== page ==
“America is missing 1.5 million men of color.” That’s the line in Sybrina Fulton’s op-ed in CNN that stood out most to me.
Fulton is the mother of Trayvon Martin, a black teen whose shooting death at the hands of George Zimmerman in 2012 sparked a national dialogue on race and justice. The op-ed, titled “Why I Support Hillary Clinton” and published Monday, details Fulton’s reasons for throwing her support behind the Democratic frontrunner.
“With so many of our children’s lives on the line or taken, we simply can’t afford to elect a Republican who refuses even to acknowledge the problem of senseless gun violence,” Fulton writes. “The rising generation of our young people need a president who will stand up to inaction from Republicans and indifference from the National Rifle Association. I believe that person is Hillary Clinton.”
Fulton says she supports President Obama’s recent executive actions for common-sense gun reform and says she believes Clinton will take them a step further, specifically by closing the gun show loophole.
But, of course, there is more than gun control at play. There is the issue of systemic racism that leads to the unjust deaths and incarcerations of black people in this country. Fulton addresses this as well:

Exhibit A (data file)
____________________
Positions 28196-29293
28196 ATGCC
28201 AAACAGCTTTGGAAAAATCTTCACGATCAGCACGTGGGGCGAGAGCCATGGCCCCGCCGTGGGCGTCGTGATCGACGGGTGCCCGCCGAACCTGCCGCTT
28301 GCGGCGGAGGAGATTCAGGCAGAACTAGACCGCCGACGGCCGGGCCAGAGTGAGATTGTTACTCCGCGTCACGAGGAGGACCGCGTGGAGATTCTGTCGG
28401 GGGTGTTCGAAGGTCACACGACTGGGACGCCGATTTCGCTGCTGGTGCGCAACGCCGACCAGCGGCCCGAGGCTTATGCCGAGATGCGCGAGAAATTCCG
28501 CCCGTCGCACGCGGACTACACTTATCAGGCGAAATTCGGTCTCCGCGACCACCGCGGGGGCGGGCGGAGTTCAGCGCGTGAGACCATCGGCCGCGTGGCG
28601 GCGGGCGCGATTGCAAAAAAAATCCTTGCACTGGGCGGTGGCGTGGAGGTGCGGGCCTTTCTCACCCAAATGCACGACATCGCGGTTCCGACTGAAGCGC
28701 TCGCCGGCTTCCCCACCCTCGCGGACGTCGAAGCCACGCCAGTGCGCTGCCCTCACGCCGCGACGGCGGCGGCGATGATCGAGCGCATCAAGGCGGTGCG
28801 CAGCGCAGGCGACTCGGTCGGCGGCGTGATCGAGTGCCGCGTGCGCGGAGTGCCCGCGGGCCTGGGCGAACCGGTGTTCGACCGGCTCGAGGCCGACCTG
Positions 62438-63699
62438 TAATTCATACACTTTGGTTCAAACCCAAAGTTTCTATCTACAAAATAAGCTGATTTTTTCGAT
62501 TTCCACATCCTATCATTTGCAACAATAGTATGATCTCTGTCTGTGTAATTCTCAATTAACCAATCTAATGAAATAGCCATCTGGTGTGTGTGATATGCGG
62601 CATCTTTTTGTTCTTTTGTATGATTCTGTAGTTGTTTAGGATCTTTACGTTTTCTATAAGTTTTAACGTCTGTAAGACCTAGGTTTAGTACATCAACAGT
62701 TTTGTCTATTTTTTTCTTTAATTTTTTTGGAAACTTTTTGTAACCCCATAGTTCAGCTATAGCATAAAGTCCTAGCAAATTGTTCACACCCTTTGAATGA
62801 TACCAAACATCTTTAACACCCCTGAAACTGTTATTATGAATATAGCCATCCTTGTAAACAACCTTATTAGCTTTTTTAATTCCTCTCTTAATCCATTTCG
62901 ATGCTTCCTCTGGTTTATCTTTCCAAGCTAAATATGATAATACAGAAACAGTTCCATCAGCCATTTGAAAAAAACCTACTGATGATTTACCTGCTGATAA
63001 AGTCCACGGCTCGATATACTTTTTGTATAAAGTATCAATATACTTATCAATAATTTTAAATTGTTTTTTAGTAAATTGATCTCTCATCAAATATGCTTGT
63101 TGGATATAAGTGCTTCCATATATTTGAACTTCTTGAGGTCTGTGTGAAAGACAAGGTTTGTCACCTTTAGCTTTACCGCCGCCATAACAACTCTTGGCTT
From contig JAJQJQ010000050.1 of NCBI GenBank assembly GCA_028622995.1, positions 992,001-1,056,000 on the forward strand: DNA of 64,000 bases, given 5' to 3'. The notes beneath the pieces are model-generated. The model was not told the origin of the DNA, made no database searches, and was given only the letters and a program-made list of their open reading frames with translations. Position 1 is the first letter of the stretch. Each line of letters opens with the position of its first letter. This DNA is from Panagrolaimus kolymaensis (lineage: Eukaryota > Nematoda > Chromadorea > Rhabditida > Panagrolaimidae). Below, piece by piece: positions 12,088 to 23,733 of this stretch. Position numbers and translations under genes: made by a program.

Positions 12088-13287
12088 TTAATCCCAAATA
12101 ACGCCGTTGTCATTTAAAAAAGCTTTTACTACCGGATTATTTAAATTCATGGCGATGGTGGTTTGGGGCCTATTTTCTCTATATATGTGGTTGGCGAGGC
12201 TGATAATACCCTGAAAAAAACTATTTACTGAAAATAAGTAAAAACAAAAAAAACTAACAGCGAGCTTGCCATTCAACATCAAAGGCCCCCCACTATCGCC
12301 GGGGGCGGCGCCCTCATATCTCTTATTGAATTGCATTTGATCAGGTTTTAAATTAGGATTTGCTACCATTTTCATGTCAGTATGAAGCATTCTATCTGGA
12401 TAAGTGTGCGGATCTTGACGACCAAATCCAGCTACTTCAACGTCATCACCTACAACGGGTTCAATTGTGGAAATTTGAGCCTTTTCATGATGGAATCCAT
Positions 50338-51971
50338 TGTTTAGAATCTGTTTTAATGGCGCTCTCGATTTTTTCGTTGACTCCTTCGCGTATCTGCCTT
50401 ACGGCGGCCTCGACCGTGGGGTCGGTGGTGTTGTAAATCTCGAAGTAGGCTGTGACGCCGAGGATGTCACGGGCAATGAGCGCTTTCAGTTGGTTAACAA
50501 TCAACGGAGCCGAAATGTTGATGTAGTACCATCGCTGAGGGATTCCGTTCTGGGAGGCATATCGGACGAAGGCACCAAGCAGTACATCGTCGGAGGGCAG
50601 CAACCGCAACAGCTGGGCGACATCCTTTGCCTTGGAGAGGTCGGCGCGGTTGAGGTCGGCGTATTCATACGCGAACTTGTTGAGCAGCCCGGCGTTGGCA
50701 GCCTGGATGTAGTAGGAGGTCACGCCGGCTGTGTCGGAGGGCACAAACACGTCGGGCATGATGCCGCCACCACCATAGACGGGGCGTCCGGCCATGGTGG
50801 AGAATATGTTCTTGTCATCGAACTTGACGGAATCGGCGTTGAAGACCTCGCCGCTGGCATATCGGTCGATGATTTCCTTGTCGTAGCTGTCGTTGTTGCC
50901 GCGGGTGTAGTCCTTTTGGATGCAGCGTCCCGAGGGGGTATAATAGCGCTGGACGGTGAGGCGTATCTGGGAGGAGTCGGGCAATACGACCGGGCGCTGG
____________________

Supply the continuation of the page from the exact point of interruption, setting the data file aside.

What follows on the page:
“She sees what I see: a criminal justice system that is not always just. A system that has contributed to creating a reality where just selling cigarettes, playing loud music, looking at a cop the wrong way or walking home from the store are now activities that can get you killed. If you look at the numbers, America is missing 1.5 million men of color — lost to a system of violence and mass incarceration that seems to have long since forgotten them, but we haven’t.”
The op-ed ends with Fulton listing off names, names that have unfortunately become familiar to many of us: Eric Garner, Jordan Davis, Laquan McDonald, Freddie Gray, Michael Brown, Oscar Grant, Sean Bell,Tamir Rice.
This also reminds me that Hillary Clinton vowed to cut ties with the private prison industry last October.
“When we’re dealing with a mass incarceration crisis, we don’t need private industry incentives that may contribute — or have the appearance of contributing — to over-incarceration,” Clinton campaign spokesperson Xochitl Hinojosa told ThinkProgress when the decision was made.
As it stands, the school-to-prison pipeline system is incarcerating black people at rates much higher than those of white people. One in every three black men will be incarcerated in his lifetime.
We have made some progress in the past few years. A Republican president would threaten to undo all of it, and regress us even further. I agree with Sybrina Fulton. We must protest, and we must vote.